Friday, May 24, 2013

On Tornado C and the OYAN Summer Workshop

Today is my last day of school.

That means a variety of things, among them being jubilation and a tangible sense of freedom from slavery.

Probably one of the most important things is that I'll finally have time to focus on Tornado C.  I've been writing in it here and there as the weeks have gone by.  The current word count is somewhere north of fifty-five thousand words, and I'm about halfway through.

This poses a problem, however.

Much to my delight, last month I registered for this year's OYAN Summer Workshop (referred to by OYANers as the "SW").  The Workshop will be graced by the presence of some famous authors (among them being Jill Williamson and Jeff Gerke), and numerous internet friends.  If my count is correct, there are just twenty five or twenty four days left until the SW begins.

How does this pose a problem?

Well, the good news is, I'm halfway through my novel.  The bad news is, I'm halfway through my novel.  It's taken me a year to get there, and I've got roughly twenty-four days to get to the end—or at least the beginning of the end.  The Workshop involves bringing copies of your manuscript, four pages from each of your "four defining scenes".  Unfortunately two of those scenes haven't been written yet.

So if I don't blog at all, you'll know why.

On the flip side, if you're going to the SW, perhaps we'll meet in person!  That would more than make up for the silence, wouldn't it?

I'll try to periodically update and perhaps even write something interesting (for once), but like always - there are no guarantees!  (That sounds familiar, doesn't it?)

Tuesday, May 7, 2013

Review: "The Hobbit: An Unexpected Journey"

(Note: this is a fairly exhaustive review. Rather long and meandering – kind of like the movie, come to think of it. ;) There are probably some minor spoilers, but I stayed away from revealing major plot points.)

As hard as it might be to believe, until very recently I had yet to see the Hobbit movie, despite having been in America for some time.

Being a writer, the best way I process things is by, well, writing. So write I will! Here are my hasty and sincere thoughts on Peter Jackson's adaption of Tolkien's “fairy-tale”.

The Book and the Movie

The best way to approach the movie, I think, is to view it as an entirely different story than the book; or, as I put it to a friend of mine, two different adaptions of the same essential story. One in words, and the other in pictures.

But before I do that, how did the movie compare to the book?

Peter Jackson had a tough issue, and that was marketing the Hobbit to a Lord of the Rings audience while simultaneously “setting up” the saga that follows, something the original story didn't do at all. This required several things, such as removing some of the “whimsical”, fairy-story feel and adding in more “epic fantasy” elements. This is a hard job, and he's bound to make both purists and Lord of the Rings movie fans mad in the making.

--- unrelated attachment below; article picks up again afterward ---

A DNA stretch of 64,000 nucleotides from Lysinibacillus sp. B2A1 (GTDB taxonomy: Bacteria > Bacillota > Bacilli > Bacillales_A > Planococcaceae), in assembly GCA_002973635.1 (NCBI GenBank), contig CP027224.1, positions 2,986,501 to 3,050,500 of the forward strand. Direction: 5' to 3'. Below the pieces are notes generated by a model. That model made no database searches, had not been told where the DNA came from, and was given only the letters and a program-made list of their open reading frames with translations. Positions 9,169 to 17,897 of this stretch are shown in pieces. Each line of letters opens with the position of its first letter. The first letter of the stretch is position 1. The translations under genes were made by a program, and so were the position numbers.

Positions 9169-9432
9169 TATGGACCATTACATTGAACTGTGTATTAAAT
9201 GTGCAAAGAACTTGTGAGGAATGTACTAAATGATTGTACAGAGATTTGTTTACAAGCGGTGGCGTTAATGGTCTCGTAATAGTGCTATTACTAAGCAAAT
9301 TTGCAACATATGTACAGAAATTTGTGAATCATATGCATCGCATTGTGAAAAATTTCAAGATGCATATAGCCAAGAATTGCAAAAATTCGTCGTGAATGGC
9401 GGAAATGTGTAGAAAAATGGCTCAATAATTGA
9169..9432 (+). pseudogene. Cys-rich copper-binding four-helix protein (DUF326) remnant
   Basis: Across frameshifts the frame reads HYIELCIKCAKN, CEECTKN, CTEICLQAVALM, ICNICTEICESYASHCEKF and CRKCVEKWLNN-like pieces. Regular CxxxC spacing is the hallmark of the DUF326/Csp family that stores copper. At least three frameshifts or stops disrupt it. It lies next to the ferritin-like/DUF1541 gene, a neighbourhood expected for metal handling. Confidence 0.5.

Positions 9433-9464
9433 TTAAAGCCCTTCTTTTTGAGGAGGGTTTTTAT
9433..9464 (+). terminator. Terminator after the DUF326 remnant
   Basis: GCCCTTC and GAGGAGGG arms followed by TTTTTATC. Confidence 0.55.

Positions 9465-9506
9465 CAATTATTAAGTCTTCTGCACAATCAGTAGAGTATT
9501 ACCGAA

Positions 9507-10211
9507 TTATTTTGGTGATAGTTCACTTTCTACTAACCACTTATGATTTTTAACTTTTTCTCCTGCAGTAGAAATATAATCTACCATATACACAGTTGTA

Overall, I think he did well. Jackson compromised between a purist standpoint and an epic fantasy standpoint in finding elements that were not in the Hobbit itself but were part of Tolkien's story-world nonetheless. This would include the White Council (taken out of order), Azog the White Orc (who really was from Moria but had actually been killed), Radagast (who had a very minor role in The Fellowship of the Ring book but did exist), the Necromancer (taken out of the Return of the King appendices and other sources), and giants (who were hardly as colossal in the book). This allowed Jackson to use Tolkien's own works in a way that would work better on the big screen.

Okay, now that I've finished with that, I'll address the movie itself, purely on its own merits, not how it measures up to the book.

1) Plot.

As could be expected from a three-hour movie made from one hundred pages of a children's fantasy novel, the plot meandered from place to place. The introduction of the White Orc and the Necromancer helped move the plot along some, but the main reason why they didn't propel much was because there was little to no resolution of their plotlines at the end of the movie. Really, I think that was the most disappointing thing about the Hobbit: zero resolution. We jumped around some, had some adventures and whatnot, but the only resolution was in the relationship between Bilbo and Thorin (more on that later). Everything else was left open-ended.

This is a trilogy, however, but even with that excuse the end of the movie failed to completely satisfy. In comparison to the ending of the Fellowship of the Ring, it was stale. (Perhaps that was, in part, due to the fact that The Fellowship of the Ring followed the plotline of the book and ended in the same place.)

This isn't to say, however, that I wasn't interested. Sure, the plot meandered, but I had a lot of fun meandering with it. Sure, it could have gone faster, but I didn't mind going slowly. So that lets Peter Jackson off the hook, a little bit.

2) Dialogue and Quality.